TESSA SOUTER, who comes to Pizza Express Jazz Club on 18 November as part of the EFG London Jazz Festival, talks about the life-changing personal discoveries that led to her new album, Picture in Black and White, available only as a pre-release at present. She spoke to Sebastian:
LondonJazz News: Your next album will tell the story of a discovery you made – tell us about it.
Tessa Souter: When I was 12, I was told that my father who brought me up was not my birth father and that my birth father, who had died in a plane crash before I was born, was Spanish. And that his mother had been a flamenco dancer. I guess my mum thought this was a good way to allay the teasing I was getting at school for my permanent tan. And the teasing actually did stop almost overnight. Plus this idea of being the granddaughter of a flamenco dancer was so romantic.
Then when I was 28, feeling curious to find out if I had any relations, I came across my birth father’s name in the London telephone directory and, to cut a long story short, eventually met him and discovered that he was black. About four years ago I had the idea to make an album featuring songs that, in my interpretations, reflect the African diaspora experience, as well as one or two for my Celtic British ancestry. I was a giant fan of Fairport Convention and Pentangle as a youth and sang all that music in my teens.
LJN: What is the title of the album?
TS: Picture in Black and White. Because it’s what I am, a kind of physical snapshot of these two people. But the whole album is also about who we think we are. I had my DNA test done recently and I discovered I am quarter African. That was a relief because, after building an album on this premise, I was suddenly a little bit worried it wasn’t going to be true after all – like my flamenco-dancing grandmother, even though she very much exists in my music and on this album.
LJN: Are all the songs your own?
TS: No. Only two of the songs are my own – the title track, Picture in Black and White, and a sort of flamenco version of my song You Don’t Have to Believe, which I recorded on Listen Love years ago. I wanted the songs to be sort of familiar so they can tell this unusual story but still resonate for people who may not have had this experience. I also have Wayne Shorter’s Ana Maria (with my lyric), an African song, Kothbiro by Ayub Ogada, McCoy Tyner’s Contemplation, renamed Ancestors with lyrics by my friend, vocalist Vicki Burns, one of Vick’s originals, Siren Song, and songs by Jon Lucien (who had planned to sign me to his own label at one time), Ornette Coleman, Milton Nascimento, Bobby Scott, a Terry Callier and U2 medley, which I’ve been singing for about 15 years, and a traditional folk song, Reynardine. They all mean something in particular to me.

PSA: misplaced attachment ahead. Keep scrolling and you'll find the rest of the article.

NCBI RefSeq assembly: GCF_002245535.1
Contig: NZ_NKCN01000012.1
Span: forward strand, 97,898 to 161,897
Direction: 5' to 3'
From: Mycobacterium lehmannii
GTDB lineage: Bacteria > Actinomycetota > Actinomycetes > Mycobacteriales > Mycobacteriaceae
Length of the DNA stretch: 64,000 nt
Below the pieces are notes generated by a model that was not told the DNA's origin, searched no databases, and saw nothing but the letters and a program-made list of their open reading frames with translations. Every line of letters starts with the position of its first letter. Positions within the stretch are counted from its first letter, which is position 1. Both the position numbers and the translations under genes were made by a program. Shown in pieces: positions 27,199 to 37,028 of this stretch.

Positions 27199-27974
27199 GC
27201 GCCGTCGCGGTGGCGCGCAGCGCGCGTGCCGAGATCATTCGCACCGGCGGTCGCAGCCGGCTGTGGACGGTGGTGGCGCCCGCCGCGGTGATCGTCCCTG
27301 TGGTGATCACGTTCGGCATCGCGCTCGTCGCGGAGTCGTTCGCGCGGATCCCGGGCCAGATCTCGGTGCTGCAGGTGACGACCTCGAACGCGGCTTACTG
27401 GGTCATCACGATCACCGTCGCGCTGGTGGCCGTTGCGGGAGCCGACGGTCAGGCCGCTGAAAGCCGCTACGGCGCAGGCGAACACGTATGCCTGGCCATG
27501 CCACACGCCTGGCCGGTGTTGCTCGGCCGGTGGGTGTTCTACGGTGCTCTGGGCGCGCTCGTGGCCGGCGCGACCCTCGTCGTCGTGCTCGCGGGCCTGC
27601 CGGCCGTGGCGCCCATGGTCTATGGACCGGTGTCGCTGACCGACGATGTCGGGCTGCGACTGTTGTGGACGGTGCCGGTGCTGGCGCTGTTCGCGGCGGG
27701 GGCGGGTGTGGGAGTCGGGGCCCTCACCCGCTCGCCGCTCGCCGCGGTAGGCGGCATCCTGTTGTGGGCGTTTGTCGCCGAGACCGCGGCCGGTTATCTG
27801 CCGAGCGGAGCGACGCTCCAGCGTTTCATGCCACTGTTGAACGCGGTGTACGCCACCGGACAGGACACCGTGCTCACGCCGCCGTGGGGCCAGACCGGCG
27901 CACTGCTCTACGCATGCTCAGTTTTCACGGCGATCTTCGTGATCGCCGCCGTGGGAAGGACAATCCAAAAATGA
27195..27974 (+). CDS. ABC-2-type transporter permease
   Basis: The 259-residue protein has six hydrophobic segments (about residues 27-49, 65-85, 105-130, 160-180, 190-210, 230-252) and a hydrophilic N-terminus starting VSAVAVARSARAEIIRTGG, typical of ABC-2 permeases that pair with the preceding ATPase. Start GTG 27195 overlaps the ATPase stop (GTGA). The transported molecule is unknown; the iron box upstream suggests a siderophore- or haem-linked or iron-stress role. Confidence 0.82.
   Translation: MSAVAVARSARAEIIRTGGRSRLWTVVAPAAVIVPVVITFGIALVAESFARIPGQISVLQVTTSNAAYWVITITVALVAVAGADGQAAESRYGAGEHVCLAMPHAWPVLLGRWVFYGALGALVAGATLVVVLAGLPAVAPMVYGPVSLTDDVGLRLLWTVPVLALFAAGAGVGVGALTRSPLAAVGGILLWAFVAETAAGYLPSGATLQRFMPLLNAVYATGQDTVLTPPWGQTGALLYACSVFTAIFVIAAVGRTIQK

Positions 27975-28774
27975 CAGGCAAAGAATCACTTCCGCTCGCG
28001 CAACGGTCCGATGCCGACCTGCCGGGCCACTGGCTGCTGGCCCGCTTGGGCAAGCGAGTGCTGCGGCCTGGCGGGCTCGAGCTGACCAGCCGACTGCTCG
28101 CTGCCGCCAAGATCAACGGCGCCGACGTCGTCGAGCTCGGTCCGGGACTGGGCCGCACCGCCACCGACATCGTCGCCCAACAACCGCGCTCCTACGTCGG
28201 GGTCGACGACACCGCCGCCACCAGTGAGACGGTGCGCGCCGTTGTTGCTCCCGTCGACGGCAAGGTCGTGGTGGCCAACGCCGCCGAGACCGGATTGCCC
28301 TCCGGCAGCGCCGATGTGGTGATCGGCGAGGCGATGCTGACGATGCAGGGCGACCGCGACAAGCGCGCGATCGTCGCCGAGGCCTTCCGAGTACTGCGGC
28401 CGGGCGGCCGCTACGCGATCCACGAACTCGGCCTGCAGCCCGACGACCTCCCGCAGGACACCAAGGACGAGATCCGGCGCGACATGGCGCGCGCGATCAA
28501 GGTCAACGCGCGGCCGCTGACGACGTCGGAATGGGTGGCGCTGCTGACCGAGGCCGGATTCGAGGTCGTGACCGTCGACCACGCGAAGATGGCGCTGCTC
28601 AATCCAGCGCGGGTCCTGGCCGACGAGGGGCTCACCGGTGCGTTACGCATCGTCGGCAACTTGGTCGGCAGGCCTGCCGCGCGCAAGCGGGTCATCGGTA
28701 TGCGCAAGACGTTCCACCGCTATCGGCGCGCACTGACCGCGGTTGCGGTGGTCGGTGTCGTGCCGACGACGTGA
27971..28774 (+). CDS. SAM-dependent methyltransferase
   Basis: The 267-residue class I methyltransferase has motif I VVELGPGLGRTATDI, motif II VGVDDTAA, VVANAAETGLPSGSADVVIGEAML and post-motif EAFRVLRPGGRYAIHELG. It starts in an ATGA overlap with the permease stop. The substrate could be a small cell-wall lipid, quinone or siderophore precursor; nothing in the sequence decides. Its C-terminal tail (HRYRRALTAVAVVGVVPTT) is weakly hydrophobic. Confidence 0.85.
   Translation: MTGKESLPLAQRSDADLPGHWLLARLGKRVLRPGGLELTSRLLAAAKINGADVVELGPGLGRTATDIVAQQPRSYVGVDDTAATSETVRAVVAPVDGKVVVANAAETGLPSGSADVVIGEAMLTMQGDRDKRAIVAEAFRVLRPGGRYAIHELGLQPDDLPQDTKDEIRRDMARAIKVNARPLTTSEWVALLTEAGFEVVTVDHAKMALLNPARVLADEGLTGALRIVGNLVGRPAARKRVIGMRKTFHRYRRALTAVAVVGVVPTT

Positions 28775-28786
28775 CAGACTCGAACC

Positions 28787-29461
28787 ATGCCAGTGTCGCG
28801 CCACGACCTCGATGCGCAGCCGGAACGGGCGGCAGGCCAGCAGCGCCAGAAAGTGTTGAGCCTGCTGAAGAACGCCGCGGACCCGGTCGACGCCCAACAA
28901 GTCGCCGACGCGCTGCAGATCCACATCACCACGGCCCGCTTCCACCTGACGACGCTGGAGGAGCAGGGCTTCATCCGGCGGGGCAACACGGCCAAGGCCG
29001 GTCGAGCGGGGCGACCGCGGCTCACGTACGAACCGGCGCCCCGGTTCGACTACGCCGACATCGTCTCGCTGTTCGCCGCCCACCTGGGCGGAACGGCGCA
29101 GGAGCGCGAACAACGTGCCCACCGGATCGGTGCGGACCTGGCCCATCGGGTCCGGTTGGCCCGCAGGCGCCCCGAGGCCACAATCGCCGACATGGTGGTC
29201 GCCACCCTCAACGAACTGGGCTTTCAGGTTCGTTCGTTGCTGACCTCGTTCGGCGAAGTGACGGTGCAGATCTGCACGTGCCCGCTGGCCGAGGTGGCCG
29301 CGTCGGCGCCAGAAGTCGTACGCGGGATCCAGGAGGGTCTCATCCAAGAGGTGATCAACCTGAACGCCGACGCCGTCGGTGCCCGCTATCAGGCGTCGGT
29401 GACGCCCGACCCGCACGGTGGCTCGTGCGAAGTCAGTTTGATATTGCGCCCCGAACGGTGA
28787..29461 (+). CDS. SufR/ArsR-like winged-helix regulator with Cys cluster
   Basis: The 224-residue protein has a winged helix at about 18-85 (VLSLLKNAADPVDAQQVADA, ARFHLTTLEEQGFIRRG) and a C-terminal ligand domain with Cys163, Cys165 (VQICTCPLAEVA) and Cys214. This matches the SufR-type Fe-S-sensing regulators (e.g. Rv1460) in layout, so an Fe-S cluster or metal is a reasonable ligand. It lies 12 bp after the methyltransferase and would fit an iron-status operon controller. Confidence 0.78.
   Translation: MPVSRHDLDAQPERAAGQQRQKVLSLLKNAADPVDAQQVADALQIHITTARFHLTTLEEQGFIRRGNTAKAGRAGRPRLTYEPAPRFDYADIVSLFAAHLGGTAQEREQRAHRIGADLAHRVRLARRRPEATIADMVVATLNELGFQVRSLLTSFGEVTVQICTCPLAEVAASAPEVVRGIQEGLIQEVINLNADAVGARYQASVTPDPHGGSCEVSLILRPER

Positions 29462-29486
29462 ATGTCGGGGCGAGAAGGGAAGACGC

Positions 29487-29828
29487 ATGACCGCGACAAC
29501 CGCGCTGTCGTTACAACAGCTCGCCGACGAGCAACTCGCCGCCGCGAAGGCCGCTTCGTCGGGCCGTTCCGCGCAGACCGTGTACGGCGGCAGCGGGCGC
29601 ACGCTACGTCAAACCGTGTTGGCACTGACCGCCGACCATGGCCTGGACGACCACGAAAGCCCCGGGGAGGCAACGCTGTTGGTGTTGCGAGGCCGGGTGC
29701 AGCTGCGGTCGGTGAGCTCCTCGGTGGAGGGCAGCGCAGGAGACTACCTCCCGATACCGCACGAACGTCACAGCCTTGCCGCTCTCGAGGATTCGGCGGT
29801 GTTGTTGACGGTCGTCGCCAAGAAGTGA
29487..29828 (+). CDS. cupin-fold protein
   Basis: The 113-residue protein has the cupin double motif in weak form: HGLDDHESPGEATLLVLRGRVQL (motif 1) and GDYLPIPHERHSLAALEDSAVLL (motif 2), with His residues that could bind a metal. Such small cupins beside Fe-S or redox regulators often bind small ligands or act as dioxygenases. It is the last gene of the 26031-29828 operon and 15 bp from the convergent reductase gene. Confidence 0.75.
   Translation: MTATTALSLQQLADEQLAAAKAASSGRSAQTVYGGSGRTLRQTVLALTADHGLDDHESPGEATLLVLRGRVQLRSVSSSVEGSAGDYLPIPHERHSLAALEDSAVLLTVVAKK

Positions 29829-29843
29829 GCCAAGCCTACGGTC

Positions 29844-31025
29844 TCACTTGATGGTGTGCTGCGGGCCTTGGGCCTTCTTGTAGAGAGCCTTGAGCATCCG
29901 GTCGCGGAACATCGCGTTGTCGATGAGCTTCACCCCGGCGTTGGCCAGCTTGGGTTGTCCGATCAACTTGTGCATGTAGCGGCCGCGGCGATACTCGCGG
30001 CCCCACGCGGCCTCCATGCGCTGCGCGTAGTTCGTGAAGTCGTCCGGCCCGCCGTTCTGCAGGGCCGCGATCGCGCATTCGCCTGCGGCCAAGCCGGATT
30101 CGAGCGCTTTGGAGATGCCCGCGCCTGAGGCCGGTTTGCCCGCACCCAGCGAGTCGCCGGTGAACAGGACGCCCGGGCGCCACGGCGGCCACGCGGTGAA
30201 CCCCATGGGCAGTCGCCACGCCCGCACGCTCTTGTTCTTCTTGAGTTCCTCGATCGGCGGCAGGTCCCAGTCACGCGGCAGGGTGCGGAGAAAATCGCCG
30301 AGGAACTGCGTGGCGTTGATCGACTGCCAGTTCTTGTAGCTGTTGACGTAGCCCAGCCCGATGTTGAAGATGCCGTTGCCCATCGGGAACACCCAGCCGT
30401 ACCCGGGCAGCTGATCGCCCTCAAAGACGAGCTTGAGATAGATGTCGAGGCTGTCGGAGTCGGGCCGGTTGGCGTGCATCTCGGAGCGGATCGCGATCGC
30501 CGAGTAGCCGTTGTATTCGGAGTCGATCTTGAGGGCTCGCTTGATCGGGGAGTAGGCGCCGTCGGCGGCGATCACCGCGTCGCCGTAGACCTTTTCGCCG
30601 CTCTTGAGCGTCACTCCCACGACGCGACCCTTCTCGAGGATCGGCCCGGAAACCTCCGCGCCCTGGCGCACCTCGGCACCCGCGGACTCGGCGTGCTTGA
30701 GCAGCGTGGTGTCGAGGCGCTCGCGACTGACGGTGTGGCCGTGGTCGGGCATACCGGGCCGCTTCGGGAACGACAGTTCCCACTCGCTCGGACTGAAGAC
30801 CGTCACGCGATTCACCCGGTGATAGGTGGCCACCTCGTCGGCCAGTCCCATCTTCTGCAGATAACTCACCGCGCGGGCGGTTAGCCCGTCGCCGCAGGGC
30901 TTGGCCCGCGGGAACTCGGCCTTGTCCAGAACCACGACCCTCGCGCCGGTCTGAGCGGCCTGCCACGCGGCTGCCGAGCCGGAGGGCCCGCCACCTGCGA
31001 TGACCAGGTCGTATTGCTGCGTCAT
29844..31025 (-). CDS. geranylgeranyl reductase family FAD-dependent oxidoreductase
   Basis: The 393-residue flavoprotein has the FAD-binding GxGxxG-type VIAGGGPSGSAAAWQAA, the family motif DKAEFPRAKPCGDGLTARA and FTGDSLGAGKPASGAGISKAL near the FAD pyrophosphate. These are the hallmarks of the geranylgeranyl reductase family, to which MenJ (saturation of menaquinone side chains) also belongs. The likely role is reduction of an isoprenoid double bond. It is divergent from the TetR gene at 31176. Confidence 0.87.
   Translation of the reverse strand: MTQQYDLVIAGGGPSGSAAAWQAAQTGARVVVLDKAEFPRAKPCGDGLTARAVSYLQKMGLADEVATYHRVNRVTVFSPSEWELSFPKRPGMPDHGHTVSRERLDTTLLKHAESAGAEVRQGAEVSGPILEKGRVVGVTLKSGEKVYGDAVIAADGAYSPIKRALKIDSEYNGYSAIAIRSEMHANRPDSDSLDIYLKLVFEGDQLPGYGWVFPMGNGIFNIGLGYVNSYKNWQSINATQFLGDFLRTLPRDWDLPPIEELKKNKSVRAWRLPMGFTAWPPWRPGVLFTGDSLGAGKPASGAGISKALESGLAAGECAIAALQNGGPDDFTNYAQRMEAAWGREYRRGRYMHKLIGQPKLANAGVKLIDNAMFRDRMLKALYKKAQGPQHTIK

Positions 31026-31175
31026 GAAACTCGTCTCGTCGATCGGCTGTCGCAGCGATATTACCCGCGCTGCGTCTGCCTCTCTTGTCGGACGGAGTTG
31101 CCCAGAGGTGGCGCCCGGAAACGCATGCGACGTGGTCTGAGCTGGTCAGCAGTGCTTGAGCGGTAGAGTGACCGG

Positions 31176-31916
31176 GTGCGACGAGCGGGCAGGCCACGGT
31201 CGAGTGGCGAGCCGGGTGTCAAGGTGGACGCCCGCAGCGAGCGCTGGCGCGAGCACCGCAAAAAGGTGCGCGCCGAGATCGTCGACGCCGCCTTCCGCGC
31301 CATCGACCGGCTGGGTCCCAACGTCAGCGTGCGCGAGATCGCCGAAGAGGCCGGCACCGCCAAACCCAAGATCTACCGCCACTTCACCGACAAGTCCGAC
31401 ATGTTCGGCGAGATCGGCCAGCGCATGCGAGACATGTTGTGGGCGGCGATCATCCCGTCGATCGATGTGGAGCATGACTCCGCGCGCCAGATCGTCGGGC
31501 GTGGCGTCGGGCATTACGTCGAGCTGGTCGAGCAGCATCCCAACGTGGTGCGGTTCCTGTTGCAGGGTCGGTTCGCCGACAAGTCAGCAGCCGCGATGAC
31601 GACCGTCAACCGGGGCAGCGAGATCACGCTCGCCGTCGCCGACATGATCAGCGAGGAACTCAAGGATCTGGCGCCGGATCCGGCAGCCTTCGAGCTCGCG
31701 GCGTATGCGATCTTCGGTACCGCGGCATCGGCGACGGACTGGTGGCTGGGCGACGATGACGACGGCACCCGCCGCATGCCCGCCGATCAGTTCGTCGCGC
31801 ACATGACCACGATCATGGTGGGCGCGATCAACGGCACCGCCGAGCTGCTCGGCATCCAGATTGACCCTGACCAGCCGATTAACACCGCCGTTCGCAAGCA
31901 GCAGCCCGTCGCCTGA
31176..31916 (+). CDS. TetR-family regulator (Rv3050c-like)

LJN: A Taste of Honey has a particular poignancy for you.
TS: All the songs are poignant for me. This one, because of the archaic language, makes me think of slaves being kidnapped from Africa and how it was for the loves that were left behind. Interpreting the songs like this kind of adds new stories to them. But whatever I sing – whether it’s a love story, or about a newborn baby, or whatever – I am thinking about the story. I was a features journalist! Plus, I think, singing Pentangle and Fairport Convention folk music as a young woman influenced me very strongly. Those songs are literally stories with beginnings, middles and endings.
LJN: Siren Song – what is that about?
TS: For me it’s about my Garifuna great great grandmother. The Garifuna are descended from two Spanish slave ships which were wrecked off the island of St Vincent in the Caribbean and the survivors married off to the local native population. I wrote a Yoruba coda to it, thanking the gods Shango and Oshun for saving my Nigerian ancestor from slavery. Vicki told me she wrote is as a hymn to the goddess of the sea, so it was already a perfect fit.
LJN: And there is a song based on a Wayne Shorter tune…